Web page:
Don’t get me wrong; this was not the first time I had to eat outside; in fact these two occasions were the only times I was actually going to take my food to my room. The reason was simple. This was Germany and if I was going to blend in, I had to eat whatever was placed in front of me. The Greek dish was supposed to be more of a one-off, but to be relished and savoured since it was not going to come every day. Besides, every other place I ate, I ate with a familiar crowd who explained what I was about to eat to me. This place was new to me; the food, the people, the atmosphere.  

And I say this, that was one of the best food I had in Germany, the reason I went for it again.

The epiphany I had was simple: When it comes to the decision to marry, we all act like me and mostly get people treating us the same way the waiters treated me. For most people, once you mention marriage the first question you get is, ‘WHAT?’ Your friends might ask you first if most of them are single. Your family might ask the same question if they are all depending on you, or you have some bigger siblings who are single. They might ask you that question if they do not see the seriousness of a person ready for marriage around you. They will ask you, if your lifestyle is contrary to that of a person everyone expects to marry. Your pastor will ask, ‘WHAT?’ Clearly, your name is not in his tithe register and you do not belong to any wing in the church; in fact they do not even know you in the church. Your boss will frown because that means you cannot be made to stay in the office till 9pm and get you in on weekends as well.

Coming to you, you know that is big decision you have to take. You have no clue what goes into it; you have lost count of the women you dated and the men you let go over trivia. You have heard of this whole business of submission and love and forgiveness and all of them. Seriously? How do you cook all that and make it taste good? Your mum and dad are still living together and you wonder how your daddy is able to cope with that Menu-paused nagging wife of his. And some are wondering if the abuse their mums suffered in their marriages leading to their divorce will not play out in theirs. You have a lot if things running through your head; but you still want to try it.

And do not forget the onlookers; they are also wondering. They are all having their questions playing in their heads, only they cannot vocalise them. They smile to keep up appearance but in their heads they have a whole bunch of WTH???? running wildly.

However, like me, you sit down and ask for what goes into it. Ask your family, about the traditional aspect, ask your pastor, counsellor, an elderly person, a significant other whose marriage excites you, what goes into it. Ask them about the roles of a husband and a wife; get to know what to do and what not to. Find out about the money issue, conflict resolution and communication aspects. Do not just ask about the marriage, find clever ways of presenting your choice to them and let them tell you what they think.



Sometimes, as young as we are, we think we are wise and we know; it is my field, she is my woman, he is the man, I cannot go wrong. Well guess what, this is a Greek Restaurant, and you don’t know Jack. This is marriage, it is a completely new ball game and you do not know jack, so keep calm and be taught. Sometimes we take the decision to marry and settle, before we decide we need better men and women than what we currently have. Ask what makes for a good father and a good mother; what makes for a good spouse in all sense of the word. You simply ask. There is no shame in asking. Let them throw open all that is in the books, and make a choice and hope it is the best.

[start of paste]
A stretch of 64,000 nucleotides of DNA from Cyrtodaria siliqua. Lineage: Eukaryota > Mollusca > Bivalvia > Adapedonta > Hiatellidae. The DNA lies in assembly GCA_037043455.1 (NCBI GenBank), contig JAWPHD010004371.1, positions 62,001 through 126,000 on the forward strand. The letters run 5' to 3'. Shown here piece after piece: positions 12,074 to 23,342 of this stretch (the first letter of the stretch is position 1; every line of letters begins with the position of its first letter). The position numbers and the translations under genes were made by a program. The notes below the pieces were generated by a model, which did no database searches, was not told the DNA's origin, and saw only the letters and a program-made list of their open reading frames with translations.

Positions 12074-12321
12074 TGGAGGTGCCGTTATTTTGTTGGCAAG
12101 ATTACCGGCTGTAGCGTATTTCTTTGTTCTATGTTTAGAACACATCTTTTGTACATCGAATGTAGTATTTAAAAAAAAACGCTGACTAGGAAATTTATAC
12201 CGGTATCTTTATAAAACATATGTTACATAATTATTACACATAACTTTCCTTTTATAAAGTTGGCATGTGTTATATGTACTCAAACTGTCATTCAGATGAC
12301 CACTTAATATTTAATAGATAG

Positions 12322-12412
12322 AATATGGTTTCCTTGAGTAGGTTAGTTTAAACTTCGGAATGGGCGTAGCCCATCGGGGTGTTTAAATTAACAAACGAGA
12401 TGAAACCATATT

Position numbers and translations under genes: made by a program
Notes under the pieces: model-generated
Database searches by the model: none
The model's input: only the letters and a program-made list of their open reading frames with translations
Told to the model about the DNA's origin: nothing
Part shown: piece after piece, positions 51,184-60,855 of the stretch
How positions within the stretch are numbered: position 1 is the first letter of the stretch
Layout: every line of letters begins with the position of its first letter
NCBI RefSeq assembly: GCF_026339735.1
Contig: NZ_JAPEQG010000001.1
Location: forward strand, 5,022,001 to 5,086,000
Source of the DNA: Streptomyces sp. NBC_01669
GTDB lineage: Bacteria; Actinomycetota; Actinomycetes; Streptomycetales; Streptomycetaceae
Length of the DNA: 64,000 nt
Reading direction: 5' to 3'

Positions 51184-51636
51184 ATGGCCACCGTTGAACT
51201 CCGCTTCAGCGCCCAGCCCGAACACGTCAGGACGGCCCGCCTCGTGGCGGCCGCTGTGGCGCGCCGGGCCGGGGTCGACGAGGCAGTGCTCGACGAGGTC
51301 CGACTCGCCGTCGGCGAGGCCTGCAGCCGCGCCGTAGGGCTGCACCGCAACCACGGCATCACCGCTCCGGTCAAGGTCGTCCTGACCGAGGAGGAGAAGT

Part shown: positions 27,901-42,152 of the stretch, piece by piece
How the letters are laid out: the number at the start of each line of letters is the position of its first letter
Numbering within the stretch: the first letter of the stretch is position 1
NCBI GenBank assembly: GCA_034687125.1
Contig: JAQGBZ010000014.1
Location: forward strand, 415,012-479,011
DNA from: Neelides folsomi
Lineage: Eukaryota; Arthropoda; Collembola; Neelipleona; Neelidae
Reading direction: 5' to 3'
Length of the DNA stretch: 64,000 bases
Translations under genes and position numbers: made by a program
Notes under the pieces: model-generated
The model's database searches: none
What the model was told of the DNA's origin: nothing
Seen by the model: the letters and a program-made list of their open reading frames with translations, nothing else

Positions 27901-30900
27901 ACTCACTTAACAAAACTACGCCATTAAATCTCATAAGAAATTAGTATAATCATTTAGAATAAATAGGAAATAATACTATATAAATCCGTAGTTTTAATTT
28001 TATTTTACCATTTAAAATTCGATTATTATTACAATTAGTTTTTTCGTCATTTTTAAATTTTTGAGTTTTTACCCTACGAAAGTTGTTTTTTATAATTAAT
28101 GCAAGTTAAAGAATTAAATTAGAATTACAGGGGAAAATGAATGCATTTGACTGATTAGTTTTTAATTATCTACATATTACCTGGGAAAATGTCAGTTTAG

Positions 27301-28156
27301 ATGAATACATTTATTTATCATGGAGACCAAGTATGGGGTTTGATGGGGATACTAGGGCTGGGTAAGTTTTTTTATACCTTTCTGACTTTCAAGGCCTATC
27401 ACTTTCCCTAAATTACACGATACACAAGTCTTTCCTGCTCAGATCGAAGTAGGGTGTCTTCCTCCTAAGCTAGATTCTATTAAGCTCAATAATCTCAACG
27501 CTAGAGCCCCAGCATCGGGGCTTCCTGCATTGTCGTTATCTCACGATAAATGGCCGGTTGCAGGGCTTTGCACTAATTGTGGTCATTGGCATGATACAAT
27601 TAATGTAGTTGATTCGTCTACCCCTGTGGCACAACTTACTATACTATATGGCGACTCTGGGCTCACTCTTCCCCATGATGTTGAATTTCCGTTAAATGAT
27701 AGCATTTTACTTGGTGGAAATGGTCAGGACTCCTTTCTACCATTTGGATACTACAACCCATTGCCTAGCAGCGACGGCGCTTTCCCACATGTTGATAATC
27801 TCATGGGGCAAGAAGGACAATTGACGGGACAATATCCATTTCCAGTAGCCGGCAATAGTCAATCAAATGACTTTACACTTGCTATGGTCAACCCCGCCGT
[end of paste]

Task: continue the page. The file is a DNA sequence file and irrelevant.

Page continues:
Critically, however, after you have made your choice, and you are a few months, weeks to the marriage, you keep the focus and close your mind. You will definitely hear others making their choices and placing their orders and you will see and hear how excited they are about their orders; if you listen to everything you hear, you might change your order a million times. You do not get a better meal by changing your order because someone picked someone different from what you picked. Sometimes we even get the confirmation that our order is a good choice, yet we get distracted by what others have chosen and in the process change our order. If it appeals to you and it looks good enough, especially where you can't tell number 3 from number 8 on the menu book, then by all means, stick with your choice. Do not be swayed by what you see others have. Each one and what appeals to them and each order and its pros and cons.  

Like me, it is a risk we all take. Will the lady be good because she looks and appears good? Will the man be the perfect man for me because someone said he was a perfect choice? Risk. What makes it even more problematic is when we attempt to prove to people that ‘we too we dey’ by living our marriages in the full glare of onlookers. Remember people even think you might not last in it; marriage to them is for some people of certain class and standings not the likes of you. So when you place your order, decide to take it away if you can.

Marriage is an institution for two people – a dyad. With time a child is added to form a triad of a family. Try to keep it private. Keep it private until such time you can confidently open up for the world to take a peep. The first few ‘bites’ might be unsettling; it is salty, it is tasteless, will it give you the mmwwaahh effect or the bllluuuurrrrr effect. Is he good in bed, is she a person to shower with  gifts for her wifely abilities, can you write anything meaningful home regarding his man-of-the-house abilities? And trust me, you do not want someone to see the look on your face when you taste any of these to confirm what they truly taste like. You do not want to be discussing your first night with friends and family whether good or bad. You do not want to be discussing your impression with the father-of-the-house business after the first one month of marriage with your colleagues. Everyone is watching to see whether you will throw up or grimace with the first bite. Do not give them the pleasure.

Take it home, to your room; quietly, privately and experience it. Explore it, build it, build yourself around it, bond with it and accept each other. There will be more time in your marriage to open up to curious eyes; the early part is just not the time. People think they know and everyone feels their opinions count, but eventually it is between your tongue and what is on it. Ultimately, that is what it all comes down to. Do not give people the morbid pleasure of knowing how the first few bites went.

It is your marriage; you have made your choice, go home and savour it. Young man, marry the wife of your youth and be ravished daily with her love and only HER love. Young woman, keep your home and make it a place he would daily come home to and keep adultery far from you.





~PG Sebastian~
Copyrights 2013